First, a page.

# Implementing numerical integration in Python

I have this Python code that implements a rectangular numerical integration. It evaluates the (K-1)-dimensional integral for arbitrary integer $K \geq 1$

$$\int_{u_K = 0}^{\gamma}\int_{u_{K-1} = 0}^{\gamma-u_K}\cdots\int_{u_2}^{\gamma-u_K-\cdots-u_3}F_U(\gamma-\sum_{k=2}^Ku_k)f_U(u_2)\cdots f_U(u_K)\,du_2\cdots du_K$$

where $F_U$ corresponds to the cdf function in the code, and $f_U$ to the pdf. I implemented it using recursion as follows:

    #************************** Import necessary libraries******************************************
import numpy as np
import matplotlib.pyplot as plt
import time
#******************************Set the constant scalars and vectors***************************
start_time = time.time()
KU = 3
eta_dB = 3
eta = 10**(eta_dB/10)
ExpanF = 50

tdB = np.arange(-5,11,4)
tVec = 10**(tdB/10)
thVec = (tVec/eta)*(ExpanF-eta*(KU-1))

N = 10000 # For simulation

du = 0.01

#******************************Define functions to be used***************************************
#Define the CDF of U
def CDF(u):
return 1-1/(u+1)

#Define the PDF of U
def pdf(u):
return 1/((1+u))**2

def FK(h, k):
#print(f'h is {h}, and k is {k}')
if k == 1:
res = CDF(h)
else:
#n_iter = int(h/du)
res =  0
u = 0
while u < h:
res += FK(h-u, k-1)*pdf(u)*du
u += du
return res

#*******************Find the numerical and simulation values of the integral******************
ResultNum = []
ResultSim = []

if (ExpanF-eta*(KU-1)) > 0:
for t in thVec:
# Numerical
ResultNum.append(1-FK(t, KU))
# Simulation
count = 0
for n in range(0, N):
if np.sum(np.random.exponential(1, (1, KU))/np.random.exponential(1, (1, KU))) <= t:
count += 1
ResultSim.append(1-count/N)


The parameter du is the resolution of the numerical integral, and the smaller, the more accurate the numerical approximation is. However, decreasing du comes at the expense of more computational time using the above code. For example I tried to run the above code on my machine Intel i5 @2.5 GH with 6 GB of RAM for du=0.0001, and it took 15 hours and didn't finish, at which case I had to abort it.

Is there anyway the above code can be optimized to run significantly faster? I tried C++, and I got a 30x speed factor using the same code and algorithm, but I was wondering if I can get a similar or better speed up factor in Python.

• Please fix your indentation. The easiest way to post code is to paste it into the question editor, highlight it, and press Ctrl-K to mark it as a code block. Jul 29, 2018 at 17:56
• Did you try scipy.integrate.nquad? Jul 30, 2018 at 8:05
• @GarethRees Not really. Can it be used for an arbitrary number of nested integrals? Jul 30, 2018 at 14:37
• See the documentation: "Function signature should be func(x0, x1, ..., xn, t0, t1, ..., tm). Integration is carried out in order. That is, integration over x0 is the innermost integral, and xn is the outermost." Jul 30, 2018 at 15:15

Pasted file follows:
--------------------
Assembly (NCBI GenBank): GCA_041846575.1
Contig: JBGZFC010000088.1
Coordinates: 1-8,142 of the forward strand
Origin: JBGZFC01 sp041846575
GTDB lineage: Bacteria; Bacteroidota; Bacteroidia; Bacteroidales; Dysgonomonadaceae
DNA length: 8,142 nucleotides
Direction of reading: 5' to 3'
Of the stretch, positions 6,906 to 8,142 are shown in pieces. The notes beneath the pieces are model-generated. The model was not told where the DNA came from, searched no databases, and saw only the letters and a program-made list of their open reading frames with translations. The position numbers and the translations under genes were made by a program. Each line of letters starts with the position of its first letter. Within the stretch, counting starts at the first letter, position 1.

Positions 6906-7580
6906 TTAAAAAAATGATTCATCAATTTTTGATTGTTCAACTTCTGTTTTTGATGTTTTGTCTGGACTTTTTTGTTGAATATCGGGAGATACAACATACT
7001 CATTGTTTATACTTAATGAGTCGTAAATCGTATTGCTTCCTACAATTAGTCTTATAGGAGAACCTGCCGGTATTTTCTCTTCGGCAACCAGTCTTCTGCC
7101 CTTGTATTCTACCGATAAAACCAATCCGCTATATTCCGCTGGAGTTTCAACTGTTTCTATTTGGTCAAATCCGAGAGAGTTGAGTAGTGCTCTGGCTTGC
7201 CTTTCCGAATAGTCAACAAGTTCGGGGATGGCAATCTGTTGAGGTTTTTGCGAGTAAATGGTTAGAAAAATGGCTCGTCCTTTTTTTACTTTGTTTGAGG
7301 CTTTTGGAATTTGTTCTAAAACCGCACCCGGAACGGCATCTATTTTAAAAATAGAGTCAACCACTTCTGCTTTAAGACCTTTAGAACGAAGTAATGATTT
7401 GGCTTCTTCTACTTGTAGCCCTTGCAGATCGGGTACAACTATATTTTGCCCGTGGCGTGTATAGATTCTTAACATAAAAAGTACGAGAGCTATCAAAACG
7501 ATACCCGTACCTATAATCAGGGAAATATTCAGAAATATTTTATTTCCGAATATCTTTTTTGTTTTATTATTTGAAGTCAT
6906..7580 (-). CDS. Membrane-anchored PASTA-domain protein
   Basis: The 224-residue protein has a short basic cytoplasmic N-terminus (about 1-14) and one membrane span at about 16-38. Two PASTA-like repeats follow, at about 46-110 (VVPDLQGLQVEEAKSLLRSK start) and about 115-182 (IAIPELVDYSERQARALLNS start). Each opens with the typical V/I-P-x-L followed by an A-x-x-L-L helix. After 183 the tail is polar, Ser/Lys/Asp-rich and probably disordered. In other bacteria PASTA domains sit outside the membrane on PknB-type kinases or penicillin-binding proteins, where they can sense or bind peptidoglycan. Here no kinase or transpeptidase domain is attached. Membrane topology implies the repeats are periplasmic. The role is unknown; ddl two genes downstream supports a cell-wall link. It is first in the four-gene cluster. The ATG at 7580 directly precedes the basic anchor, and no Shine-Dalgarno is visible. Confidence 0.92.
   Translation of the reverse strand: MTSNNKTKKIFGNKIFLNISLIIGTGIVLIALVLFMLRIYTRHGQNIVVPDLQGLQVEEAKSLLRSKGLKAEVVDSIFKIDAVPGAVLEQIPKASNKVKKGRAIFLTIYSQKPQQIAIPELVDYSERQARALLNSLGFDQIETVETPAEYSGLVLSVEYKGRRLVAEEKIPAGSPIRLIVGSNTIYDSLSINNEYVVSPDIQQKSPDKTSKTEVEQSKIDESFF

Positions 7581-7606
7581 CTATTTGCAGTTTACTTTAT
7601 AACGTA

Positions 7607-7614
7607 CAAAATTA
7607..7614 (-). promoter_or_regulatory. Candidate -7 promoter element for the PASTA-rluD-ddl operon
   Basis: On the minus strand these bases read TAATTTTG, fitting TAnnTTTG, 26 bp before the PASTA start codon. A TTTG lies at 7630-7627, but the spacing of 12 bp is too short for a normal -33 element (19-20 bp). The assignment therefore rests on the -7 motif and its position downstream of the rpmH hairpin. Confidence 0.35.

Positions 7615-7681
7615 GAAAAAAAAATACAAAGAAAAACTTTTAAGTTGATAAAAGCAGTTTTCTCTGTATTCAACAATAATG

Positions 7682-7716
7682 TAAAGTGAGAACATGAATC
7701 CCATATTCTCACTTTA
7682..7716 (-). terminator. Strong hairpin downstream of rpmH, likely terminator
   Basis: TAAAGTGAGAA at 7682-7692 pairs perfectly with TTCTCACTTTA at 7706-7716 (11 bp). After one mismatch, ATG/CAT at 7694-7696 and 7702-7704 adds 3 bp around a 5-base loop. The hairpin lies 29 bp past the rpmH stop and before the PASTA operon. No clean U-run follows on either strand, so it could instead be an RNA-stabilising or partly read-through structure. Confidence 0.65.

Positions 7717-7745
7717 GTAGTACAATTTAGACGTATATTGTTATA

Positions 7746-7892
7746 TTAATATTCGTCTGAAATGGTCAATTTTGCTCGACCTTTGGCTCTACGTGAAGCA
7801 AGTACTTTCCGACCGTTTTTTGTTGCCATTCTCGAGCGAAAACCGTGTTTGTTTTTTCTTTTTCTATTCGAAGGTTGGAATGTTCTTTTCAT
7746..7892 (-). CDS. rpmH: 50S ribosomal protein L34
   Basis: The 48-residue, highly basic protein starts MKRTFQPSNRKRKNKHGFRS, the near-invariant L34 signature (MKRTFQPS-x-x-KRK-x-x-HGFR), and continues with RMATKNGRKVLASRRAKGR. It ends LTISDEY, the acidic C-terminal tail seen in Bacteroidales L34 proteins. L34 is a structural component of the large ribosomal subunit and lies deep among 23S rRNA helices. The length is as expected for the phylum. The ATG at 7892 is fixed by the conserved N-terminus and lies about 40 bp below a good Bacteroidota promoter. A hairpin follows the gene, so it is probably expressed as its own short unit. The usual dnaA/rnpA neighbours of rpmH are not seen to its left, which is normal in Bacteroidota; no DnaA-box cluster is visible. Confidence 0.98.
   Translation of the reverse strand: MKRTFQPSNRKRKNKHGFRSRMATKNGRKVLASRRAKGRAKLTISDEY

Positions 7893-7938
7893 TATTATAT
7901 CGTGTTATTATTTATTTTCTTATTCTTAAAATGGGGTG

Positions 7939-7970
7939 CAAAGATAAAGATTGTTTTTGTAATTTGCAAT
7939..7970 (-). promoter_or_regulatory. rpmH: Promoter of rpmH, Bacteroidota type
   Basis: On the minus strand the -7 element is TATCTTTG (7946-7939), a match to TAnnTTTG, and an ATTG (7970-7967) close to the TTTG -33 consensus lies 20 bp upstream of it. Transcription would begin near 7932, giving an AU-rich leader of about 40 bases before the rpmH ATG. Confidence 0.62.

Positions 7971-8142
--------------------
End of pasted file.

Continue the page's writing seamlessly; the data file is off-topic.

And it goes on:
• @GarethRees Doesn't sound like what I am looking for. I don't want to specify the functions and limits each time I change K. I need a dynamic program where all I change is K. That is why I am trying to program the numerical integration from scratch. Otherwise, I would have used the built-in numerical integrations in MATLAB or any other platform. But these functions are not flexible for an arbitrary number of nested integrals. Jul 30, 2018 at 16:00

I have this Python code that implements a rectangular numerical integration.

In what sense "rectangular"? Or is that as opposed to contour integration?

It evaluates the (K-1)-dimensional integral for arbitrary integer $$\K \geq 1\$$

$$\int_{u_K = 0}^{\gamma}\int_{u_{K-1} = 0}^{\gamma-u_K}\cdots\int_{u_2}^{\gamma-u_K-\cdots-u_3}F_U(\gamma-\sum_{k=2}^Ku_k)f_U(u_2)\cdots f_U(u_K)\,du_2\cdots du_K$$

where $$\F_U\$$ corresponds to the cdf function in the code, and $$\f_U\$$ to the pdf.

It would probably help to rewrite it in fully symmetric form: $$\underset{\substack{u_i \ge 0 \\ u_1 + \cdots + u_K \le \gamma}}{\int \cdots \int} f_U(u_1)\cdots f_U(u_K) \textrm{d}u_1 \cdots \textrm{d}u_K$$

Then you can exploit the symmetry to divide the polytope of interest into equivalent chunks and only integrate each chunk once.

I implemented it using recursion as follows:

    #************************** Import necessary libraries******************************************
import numpy as np
import matplotlib.pyplot as plt
import time
#******************************Set the constant scalars and vectors***************************
start_time = time.time()


So far I understand.

KU = 3
eta_dB = 3
eta = 10**(eta_dB/10)
ExpanF = 50

tdB = np.arange(-5,11,4)
tVec = 10**(tdB/10)
thVec = (tVec/eta)*(ExpanF-eta*(KU-1))


What do any of those mean? "constant scalars and vectors" is not an adequate description.

N = 10000 # For simulation

du = 0.01

#******************************Define functions to be used***************************************
#Define the CDF of U
def CDF(u):
return 1-1/(u+1)

#Define the PDF of U
def pdf(u):
return 1/((1+u))**2


If $$\f_U\$$ is that simple, it might make more sense to tackle it with symbolic integration rather than quadrature.

def FK(h, k):
#print(f'h is {h}, and k is {k}')
if k == 1:
res = CDF(h)
else:
#n_iter = int(h/du)
res =  0
u = 0
while u < h:
res += FK(h-u, k-1)*pdf(u)*du
u += du
return res


This could use some comments. It seems to be first order quadrature. If you use a higher order, maybe a larger step size will give you equally accurate results much faster.

#*******************Find the numerical and simulation values of the integral******************
ResultNum = []
ResultSim = []

if (ExpanF-eta*(KU-1)) > 0:
for t in thVec:
# Numerical
ResultNum.append(1-FK(t, KU))
# Simulation
count = 0
for n in range(0, N):
if np.sum(np.random.exponential(1, (1, KU))/np.random.exponential(1, (1, KU))) <= t:
count += 1
ResultSim.append(1-count/N)


I'm missing a lot of context here.